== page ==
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Wife’s cancer almost prevented Monty Williams from taking Pistons job

Williams will assume leadership of a promising young core featuring Cade Cunningham, Jaden Ivey and Jalen Duren.

Monty Williams earns his third head coaching job after previously leading New Orleans and Phoenix.

DETROIT (AP) — For much of the spring, finding an NBA coaching job was the last thing Monty Williams cared about.

After being fired by the Phoenix Suns following their elimination from the postseason, Williams had talked to a few teams when his family got some upsetting news — his wife, Lisa, was diagnosed with breast cancer.

Williams was introduced Tuesday as the new coach of the Detroit Pistons, and he discussed his wife’s health in an attempt to help others.

“The reason that I bring it up is to not talk about my family, but to make it more of an emphasis that women need early detection testing. We had genetic testing done and then scan after scan after scan and then we found it early, and that may have saved my wife’s life.

“It can save others.”

Williams had been in contact with Pistons general manager Troy Weaver, but dropped out of contention for the Detroit job when his wife was diagnosed.

“As we navigated all of that, I was talking to Troy and telling him man, I couldn’t, you know, right now because I gotta take care of my family,” he said.

Williams, whose first wife, Ingrid, died in a car crash in 2016, was ready to take at least one season off to spend more time with his wife and kids. He’s also helping his son Elijah — a top recruiting target for schools across the country — deal with that aspect of his life.

“After we got the good news about Lisa, I was with my kid at a tryout when I got a text from Troy out of the blue,” he said. “I thought everything was totally off the table, but things went quickly after that.”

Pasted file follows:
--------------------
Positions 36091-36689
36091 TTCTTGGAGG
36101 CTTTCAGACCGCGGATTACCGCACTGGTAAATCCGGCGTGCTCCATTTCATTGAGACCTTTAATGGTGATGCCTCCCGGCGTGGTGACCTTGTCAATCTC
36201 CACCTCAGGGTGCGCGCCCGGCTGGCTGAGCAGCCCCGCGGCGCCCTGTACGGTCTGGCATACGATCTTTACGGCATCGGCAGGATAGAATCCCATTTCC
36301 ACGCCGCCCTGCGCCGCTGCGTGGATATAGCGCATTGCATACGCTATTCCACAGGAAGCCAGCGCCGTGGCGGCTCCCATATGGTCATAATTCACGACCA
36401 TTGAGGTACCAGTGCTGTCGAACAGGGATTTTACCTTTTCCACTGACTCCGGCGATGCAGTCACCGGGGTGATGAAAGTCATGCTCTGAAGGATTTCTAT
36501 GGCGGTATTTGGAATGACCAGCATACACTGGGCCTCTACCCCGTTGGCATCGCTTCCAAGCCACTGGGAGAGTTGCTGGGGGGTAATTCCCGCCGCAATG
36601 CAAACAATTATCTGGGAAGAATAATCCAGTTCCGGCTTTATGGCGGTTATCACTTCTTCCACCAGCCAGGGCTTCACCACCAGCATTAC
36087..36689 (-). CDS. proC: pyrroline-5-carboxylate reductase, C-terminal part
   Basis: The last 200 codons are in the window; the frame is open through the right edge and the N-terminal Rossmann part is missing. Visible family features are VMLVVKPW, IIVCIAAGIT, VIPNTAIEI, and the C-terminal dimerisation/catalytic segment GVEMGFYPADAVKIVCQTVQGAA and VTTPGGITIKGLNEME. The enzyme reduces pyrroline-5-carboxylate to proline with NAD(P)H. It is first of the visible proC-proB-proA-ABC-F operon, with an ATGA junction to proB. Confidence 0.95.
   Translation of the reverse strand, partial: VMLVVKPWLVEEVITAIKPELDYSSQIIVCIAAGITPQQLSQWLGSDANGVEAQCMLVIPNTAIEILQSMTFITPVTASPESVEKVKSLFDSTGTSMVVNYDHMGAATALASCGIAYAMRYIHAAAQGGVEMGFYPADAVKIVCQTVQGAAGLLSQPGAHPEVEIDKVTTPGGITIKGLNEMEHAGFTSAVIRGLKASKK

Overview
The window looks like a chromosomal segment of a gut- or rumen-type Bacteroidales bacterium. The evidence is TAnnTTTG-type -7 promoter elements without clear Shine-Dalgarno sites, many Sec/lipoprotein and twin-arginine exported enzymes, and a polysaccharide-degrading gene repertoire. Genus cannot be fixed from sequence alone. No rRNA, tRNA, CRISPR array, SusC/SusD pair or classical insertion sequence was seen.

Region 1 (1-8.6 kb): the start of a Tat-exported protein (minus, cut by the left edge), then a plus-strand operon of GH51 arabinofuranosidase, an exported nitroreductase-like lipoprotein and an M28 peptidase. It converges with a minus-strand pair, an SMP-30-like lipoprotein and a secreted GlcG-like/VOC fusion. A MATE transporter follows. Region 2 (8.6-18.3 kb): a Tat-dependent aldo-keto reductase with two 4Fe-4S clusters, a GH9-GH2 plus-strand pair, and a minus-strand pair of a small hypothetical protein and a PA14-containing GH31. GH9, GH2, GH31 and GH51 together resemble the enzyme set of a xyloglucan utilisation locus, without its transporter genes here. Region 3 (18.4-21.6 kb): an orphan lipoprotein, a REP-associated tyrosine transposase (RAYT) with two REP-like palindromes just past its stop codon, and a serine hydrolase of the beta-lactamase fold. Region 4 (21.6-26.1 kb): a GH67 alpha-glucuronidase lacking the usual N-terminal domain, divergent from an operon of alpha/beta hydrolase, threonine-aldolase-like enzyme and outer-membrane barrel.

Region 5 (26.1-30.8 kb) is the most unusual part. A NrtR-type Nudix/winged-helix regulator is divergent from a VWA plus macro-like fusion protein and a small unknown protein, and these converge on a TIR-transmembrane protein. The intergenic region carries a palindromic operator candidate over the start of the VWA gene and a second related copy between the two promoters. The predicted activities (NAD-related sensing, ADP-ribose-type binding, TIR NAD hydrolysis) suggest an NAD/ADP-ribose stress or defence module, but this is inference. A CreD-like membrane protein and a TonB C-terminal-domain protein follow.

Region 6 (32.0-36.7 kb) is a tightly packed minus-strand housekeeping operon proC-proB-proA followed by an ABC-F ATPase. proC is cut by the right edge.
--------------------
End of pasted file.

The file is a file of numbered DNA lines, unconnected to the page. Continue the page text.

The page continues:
Williams flew to Los Angeles to meet with owner Tom Gores.

“I had met with Troy for about five days at my house, and I told him we had a critical responsibility to get this right for our players,” Gores said. “They have literally trusted us and they are even holding their own practices. I wouldn’t say it was a yelling match, but we talked about how it was important to deliver for those young men.”

Monty Williams said Detroit's young talent was a key reason why he agreed to join the Pistons.

Williams coached New Orleans from 2010-15, going 173-221 and losing twice in the first round of the playoffs.

Things were different in Phoenix. Taking over a team that had gone 19-63 in 2018-19, Williams led the Suns to a 34-39 record in the pandemic-affected 2019-20 season, then 51-21 and a berth in the NBA Finals in the compressed 2020-21 schedule. They lost in six games to the Milwaukee Bucks.

Phoenix went 64-18 and finished as the West’s top seed in 2021-22. Williams was named Coach of the Year, but the Suns were knocked out in the second round by the Dallas Mavericks.

This season, they slipped to 45-37 and another second-round loss, this time to the championship-bound Denver Nuggets.

Now he’s going to have to restart that process in Detroit.

The Pistons had the worst record in the league at 17-65 but were unlucky in the draft lottery, getting the fifth pick. They’ve gone seven years without a winning season and haven’t won a playoff game since Game 4 of the 2008 Eastern Conference Finals.

Detroit has a promising young core in Cade Cunningham, Jaden Ivey and Jalen Duren, but Cunningham missed most of last season with a stress fracture.

“You can see the talent of this group and you see the size, but what I’m really impressed by is the people,” Williams said. “When I talk to them, they look me in the eye, which is impressive. When I text them, they get right back to me. There’s a hunger and a desire there.”